For the case of carbonic acid containing sample, the functionalization was carried out in total darkness to avoid the silver salt degradation. This was done by adding of 0.35 g of AgNO3 (slightly more than necessary 16 mmols) to each gram of silica with carbonic acid groups and mixing this in the equimolar composition of deionized water and acetone (water dissolves the silver nitride, while acetone facilitates penetration of the pores interior) under reflux for 12 h. The resulting material was washed with the mixture of water and acetone several times to remove residues of the doping agent. The sample—SBA-COOAg containing 10% of silver carbonate units (molar)—was dried in vacuum for a few hours and stored in total darkness.
In the next stage (stage 2), the initial materials were transformed into nanocomposites containing nanocrystals inside pores. The first sample—SBA-POO2Cu—was heated for seven hours at a temperature of 350 °C in the air (heating rate 3 K·min−1). After this process, the material (hereafter called SBA-O(POO2Cu)2 NC) was ready for further investigations. Similarly, SBA-COOAg sample also was heated for seven hours, but, this time, in the temperature of 900 °C in the air (heating rate 3 K·min−1). The resulting sample was named SBA-Ag2O NC.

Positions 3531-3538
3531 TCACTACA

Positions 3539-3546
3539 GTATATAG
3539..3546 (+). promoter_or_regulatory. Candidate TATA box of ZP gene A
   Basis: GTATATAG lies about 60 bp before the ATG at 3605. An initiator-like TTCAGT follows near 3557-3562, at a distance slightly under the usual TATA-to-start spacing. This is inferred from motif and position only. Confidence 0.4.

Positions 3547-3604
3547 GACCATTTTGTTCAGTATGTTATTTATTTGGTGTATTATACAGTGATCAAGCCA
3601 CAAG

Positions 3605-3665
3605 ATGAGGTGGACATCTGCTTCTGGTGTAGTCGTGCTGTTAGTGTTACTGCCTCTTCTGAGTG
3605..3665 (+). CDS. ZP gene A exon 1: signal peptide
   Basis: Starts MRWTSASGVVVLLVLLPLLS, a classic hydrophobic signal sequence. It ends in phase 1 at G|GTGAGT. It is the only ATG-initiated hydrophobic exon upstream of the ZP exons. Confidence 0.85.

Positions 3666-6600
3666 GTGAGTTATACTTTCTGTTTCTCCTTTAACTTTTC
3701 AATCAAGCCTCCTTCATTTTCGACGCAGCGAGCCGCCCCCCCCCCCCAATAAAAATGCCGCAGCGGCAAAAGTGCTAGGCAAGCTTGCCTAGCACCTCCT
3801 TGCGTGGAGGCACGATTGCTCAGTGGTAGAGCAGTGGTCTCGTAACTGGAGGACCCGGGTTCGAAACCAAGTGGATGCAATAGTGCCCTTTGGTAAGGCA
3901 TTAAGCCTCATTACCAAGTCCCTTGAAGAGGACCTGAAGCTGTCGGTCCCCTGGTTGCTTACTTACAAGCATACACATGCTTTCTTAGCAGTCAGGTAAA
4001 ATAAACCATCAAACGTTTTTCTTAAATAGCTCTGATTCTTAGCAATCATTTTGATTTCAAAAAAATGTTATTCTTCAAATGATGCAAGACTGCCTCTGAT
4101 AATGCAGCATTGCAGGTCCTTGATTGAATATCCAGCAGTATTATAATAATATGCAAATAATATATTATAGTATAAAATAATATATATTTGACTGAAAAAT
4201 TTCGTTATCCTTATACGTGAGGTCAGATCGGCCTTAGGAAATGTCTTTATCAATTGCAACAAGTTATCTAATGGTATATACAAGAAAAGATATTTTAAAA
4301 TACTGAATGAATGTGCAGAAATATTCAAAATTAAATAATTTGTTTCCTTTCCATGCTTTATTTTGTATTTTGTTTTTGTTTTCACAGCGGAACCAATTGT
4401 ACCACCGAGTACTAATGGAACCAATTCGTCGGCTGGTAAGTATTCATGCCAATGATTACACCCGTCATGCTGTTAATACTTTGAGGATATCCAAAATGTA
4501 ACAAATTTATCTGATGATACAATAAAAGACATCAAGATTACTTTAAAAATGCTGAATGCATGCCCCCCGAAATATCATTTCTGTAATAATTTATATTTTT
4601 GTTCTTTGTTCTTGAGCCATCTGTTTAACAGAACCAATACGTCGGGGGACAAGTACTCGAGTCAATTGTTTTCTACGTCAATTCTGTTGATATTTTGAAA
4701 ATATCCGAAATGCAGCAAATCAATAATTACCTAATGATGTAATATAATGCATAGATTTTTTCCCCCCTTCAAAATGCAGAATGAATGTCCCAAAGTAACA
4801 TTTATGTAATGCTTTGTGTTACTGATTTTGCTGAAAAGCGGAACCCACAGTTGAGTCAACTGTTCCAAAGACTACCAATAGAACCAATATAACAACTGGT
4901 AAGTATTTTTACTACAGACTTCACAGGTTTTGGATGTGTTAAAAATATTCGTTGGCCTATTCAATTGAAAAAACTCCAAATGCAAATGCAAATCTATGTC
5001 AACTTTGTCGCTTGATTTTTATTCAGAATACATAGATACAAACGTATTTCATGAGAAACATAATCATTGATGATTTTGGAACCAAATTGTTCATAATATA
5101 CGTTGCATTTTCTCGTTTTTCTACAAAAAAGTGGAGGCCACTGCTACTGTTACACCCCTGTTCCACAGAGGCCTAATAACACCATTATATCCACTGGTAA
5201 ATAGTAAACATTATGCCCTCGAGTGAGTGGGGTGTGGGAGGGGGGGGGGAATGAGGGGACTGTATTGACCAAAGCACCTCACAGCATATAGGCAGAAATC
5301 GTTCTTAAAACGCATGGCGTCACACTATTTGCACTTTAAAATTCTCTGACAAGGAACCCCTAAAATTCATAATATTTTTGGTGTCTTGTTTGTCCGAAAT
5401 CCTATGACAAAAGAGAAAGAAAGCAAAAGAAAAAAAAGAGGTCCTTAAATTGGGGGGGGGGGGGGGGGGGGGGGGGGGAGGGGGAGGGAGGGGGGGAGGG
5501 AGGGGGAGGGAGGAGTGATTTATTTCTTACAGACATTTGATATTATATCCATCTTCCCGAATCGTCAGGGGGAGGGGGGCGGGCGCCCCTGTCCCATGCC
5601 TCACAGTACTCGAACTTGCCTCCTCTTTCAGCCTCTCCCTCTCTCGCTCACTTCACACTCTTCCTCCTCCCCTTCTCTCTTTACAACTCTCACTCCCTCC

Both obtained materials were observed by a transmission electron microscope (FEI Tecnai G2 20 X-TWIN) to confirm the assumed structure. The TEM patterns of the samples before and after thermal treatment, along with electron diffraction patterns, are shown in Figure 3
. For fitting the diffraction patterns, we used Eldyf software (property of Institute of Material Science of the University of Silesia).
The TEM observations of the initial materials (SBA-POO2